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Syrian opposition concerned about Ankara-Damascus talks on refugees

Turkish Foreign Minister Mevlut Cavusoglu has recently admitted that his government held security talks with the Syrian government amid plans for the "safe return" of Syrian refugees to their home country.
Syria refugees

IDLIB, Syria — On April 20, Turkish Foreign Minister Mevlut Cavusoglu announced the start of what he described as a new phase for the “voluntary and safe” return of Syrian refugees to their country, in cooperation with Lebanon, Jordan, and Iraq.

Cavusoglu hinted at the possibility of security talks with the regime of Syrian President Bashar Assad, saying, “Intelligence meetings were held between the two countries [Turkey and Syria] in the past.”

Turkish and Syrian media previously reported an upcoming meeting between Turkish intelligence chief Hakan Fidan and Syrian vice president for security affairs Ali Mamlouk in Moscow. No date was specified. However, well-informed sources told the regime-affiliated Al-Baath Media on April 15, “Media reports about Mamlouk meeting with Fidan in Moscow are inaccurate.”

The Turkish government also canceled permits allowing Syrians in Turkey to visit Syria for Eid al-Fitr, which marks the end of the Muslim holy month of Ramadan. This measure is believed to be a response to the demands of the Turkish opposition, which often criticized the government for allowing the Syrians to go to Syria and return to Turkey for Eid.

Turkish opposition party officials have said the past that Syrians who spend Eid in their country can stay there because those areas are safe.

Cavusoglu’s statements come amid growing concerns among the Syrian opposition of a Turkish rapprochement with Assad’s government. 

Yaser al-Farhan, a researcher and human rights activist currently based in Turkey, told Al-Monitor, “Turkey does not intend to send back Syrian refugees to the Syrian regime-held areas. Turkey’s position on the regime is still the same; it believes the Assad regime is committing war crimes against the Syrians.”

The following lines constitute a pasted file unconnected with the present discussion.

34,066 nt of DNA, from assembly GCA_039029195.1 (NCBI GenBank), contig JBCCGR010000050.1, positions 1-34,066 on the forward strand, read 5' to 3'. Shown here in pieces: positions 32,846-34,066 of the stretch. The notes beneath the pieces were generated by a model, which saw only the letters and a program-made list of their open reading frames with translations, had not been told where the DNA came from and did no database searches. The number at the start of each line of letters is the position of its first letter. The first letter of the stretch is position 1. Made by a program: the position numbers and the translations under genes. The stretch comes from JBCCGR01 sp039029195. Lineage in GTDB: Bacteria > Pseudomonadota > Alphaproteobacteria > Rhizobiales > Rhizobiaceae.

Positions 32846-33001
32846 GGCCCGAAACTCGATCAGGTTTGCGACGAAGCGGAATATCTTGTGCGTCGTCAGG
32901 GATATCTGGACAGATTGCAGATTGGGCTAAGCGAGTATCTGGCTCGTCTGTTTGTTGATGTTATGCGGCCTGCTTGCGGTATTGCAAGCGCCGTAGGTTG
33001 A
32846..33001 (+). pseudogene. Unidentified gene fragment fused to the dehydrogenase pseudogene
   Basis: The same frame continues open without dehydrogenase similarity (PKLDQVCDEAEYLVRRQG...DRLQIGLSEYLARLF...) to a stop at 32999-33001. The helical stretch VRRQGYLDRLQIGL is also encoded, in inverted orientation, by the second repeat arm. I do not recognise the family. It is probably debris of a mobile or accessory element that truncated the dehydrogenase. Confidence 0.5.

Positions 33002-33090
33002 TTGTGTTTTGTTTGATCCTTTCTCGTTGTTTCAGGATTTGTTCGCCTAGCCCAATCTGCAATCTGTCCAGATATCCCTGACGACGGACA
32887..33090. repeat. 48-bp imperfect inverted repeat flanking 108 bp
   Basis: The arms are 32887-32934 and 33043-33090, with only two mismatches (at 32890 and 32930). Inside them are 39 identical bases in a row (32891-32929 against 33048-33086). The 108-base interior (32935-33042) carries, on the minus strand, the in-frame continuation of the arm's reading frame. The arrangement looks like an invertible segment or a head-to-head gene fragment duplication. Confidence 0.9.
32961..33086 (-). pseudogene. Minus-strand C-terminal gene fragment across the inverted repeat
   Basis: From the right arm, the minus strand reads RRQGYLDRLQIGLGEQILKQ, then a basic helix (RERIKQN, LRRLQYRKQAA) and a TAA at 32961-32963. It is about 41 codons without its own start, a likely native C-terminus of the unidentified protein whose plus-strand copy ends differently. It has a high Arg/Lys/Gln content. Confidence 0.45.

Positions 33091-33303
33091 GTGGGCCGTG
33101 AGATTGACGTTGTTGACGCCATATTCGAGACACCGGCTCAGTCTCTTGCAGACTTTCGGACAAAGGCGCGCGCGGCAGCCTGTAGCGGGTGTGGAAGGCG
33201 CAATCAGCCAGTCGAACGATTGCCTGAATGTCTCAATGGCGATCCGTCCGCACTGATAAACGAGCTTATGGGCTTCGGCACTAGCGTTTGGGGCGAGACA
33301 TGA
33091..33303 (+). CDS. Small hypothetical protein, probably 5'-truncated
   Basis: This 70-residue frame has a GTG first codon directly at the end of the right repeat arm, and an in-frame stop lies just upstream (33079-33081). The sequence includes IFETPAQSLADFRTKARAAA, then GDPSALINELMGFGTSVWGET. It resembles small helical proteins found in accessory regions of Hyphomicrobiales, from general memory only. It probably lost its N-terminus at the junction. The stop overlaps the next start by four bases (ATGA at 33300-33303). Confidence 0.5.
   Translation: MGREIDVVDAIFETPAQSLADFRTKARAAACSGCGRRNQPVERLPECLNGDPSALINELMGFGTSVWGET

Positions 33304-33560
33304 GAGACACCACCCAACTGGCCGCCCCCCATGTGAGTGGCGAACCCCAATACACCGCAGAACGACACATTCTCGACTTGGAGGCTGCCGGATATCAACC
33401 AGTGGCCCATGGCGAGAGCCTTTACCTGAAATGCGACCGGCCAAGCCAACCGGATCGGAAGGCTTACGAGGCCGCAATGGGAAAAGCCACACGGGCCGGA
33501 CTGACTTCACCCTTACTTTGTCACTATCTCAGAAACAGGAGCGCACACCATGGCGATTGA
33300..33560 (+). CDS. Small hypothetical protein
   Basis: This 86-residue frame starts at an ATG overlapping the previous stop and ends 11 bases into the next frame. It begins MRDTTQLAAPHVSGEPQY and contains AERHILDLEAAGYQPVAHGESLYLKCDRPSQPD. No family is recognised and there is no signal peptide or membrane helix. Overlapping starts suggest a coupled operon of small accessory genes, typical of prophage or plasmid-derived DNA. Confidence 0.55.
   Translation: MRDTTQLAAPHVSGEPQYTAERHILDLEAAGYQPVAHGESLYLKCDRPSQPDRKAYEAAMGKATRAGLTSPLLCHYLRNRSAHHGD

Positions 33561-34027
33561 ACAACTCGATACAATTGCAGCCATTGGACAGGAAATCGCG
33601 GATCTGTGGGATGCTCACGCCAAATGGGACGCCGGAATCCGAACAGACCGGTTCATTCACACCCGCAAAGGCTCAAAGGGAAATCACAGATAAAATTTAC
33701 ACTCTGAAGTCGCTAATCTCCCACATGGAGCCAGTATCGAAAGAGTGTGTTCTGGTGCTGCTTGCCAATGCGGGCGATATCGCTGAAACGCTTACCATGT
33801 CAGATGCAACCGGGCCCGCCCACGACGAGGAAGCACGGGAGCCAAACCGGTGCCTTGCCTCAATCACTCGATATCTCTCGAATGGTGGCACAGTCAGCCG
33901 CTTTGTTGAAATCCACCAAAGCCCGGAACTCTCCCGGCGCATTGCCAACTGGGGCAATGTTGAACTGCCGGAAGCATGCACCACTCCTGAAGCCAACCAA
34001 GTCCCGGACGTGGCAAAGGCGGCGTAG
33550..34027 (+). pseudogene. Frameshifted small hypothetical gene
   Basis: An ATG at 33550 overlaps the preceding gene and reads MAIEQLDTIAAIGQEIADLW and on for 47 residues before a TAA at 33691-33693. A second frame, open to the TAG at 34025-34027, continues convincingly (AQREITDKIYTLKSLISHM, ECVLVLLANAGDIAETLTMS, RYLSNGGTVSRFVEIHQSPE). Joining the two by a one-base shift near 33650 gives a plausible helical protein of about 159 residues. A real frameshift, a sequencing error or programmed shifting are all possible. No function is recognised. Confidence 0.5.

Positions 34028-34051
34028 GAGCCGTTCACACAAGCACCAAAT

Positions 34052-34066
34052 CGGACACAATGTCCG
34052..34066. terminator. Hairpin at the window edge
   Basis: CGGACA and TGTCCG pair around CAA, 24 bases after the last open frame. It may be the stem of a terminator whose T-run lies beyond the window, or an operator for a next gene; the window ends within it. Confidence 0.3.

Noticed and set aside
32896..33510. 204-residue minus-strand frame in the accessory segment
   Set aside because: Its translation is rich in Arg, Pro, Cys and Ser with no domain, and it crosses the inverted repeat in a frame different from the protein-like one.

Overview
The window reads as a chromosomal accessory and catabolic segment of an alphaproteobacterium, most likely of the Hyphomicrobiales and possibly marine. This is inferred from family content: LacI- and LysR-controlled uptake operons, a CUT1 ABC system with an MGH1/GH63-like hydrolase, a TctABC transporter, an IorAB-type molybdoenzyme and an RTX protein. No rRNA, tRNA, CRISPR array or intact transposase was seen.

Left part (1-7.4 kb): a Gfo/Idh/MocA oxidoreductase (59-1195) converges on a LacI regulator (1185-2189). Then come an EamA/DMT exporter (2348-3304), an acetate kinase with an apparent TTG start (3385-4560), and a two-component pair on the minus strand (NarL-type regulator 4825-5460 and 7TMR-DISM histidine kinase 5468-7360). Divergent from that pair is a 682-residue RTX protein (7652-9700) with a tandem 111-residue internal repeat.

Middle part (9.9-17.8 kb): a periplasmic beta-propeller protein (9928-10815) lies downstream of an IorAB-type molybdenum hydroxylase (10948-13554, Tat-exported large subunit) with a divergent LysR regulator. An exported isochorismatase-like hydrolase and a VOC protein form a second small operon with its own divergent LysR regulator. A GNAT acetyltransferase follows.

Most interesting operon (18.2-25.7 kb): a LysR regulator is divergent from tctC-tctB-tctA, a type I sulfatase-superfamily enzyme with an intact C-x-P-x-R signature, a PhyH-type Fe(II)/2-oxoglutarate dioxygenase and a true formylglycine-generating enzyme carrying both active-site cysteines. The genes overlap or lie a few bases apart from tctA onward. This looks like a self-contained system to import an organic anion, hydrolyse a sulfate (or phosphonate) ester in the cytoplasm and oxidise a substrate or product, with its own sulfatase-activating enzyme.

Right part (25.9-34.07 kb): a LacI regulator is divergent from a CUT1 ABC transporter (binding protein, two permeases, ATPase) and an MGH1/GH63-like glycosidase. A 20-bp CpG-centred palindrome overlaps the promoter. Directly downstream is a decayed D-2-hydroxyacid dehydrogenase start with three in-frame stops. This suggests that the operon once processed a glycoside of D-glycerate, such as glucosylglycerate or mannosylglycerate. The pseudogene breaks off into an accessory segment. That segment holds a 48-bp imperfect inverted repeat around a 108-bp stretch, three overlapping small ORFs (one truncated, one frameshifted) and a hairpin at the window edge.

He added, “When Turkey received Syrians at the beginning of the war, it did so from a humanitarian perspective, and it would not just abandon them.”

Al-Farhan, a former member of the opposition-affiliated Syrian National Coalition, said that any plan to return Syrians would be to "the opposition-controlled areas in northern Syria, not the regime’s areas. This requires a series of economic, development, and security measures, to encourage Syrians to voluntarily return home.”

The root of the problem, he continued, is Assad staying in power. "The disruption of the political solution in Syria is what exacerbates the increase in the flow of refugees to Turkey and Europe. I do not think that Turkey will forcibly return the Syrians.”

Ghazwan Kronfol, a human rights activist and lawyer defending refugees in Turkey, told Al-Monitor, “Syrians who have previously returned to the regime-controlled areas were either killed, arrested, or tortured, and the international community did nothing to protect them.”

The new Turkish engagement with the refugee issue, he said, is part of repositioning Turkish foreign policy to recognize the Assad regime, and "the refugees are the victims of those policies.”

Kronfol noted that the restrictions imposed on refugees in Turkey are pushing them to leave, and he believes that the number of Syrians in Turkey will decrease by around 1.5 million in the next year, "either voluntarily leaving or being deported. Integrated infrastructure and entire towns are being specifically built for those who will return to Syria.”

The Eid question, he said, “is a small detail in the context of major policies that aim to transfer 95% of refugees in Turkey to Syria. Also, these visits … are not a legal right for refugees, and I believe the [Turkish] government was right to cancel them.”

Syrian opposition leader Modar al-Assaad, who resides in Turkey, told Al-Monitor, “As soon as the Syrians find a truly safe environment that is protected economically, socially, and politically, they can return, especially since the revolution's project still stands and the Syrians are still dreaming of a free democratic state. Meanwhile, Turkey cannot violate the laws of asylum, … because that is more dangerous to Turkish society than it is to Syrian refugees.”

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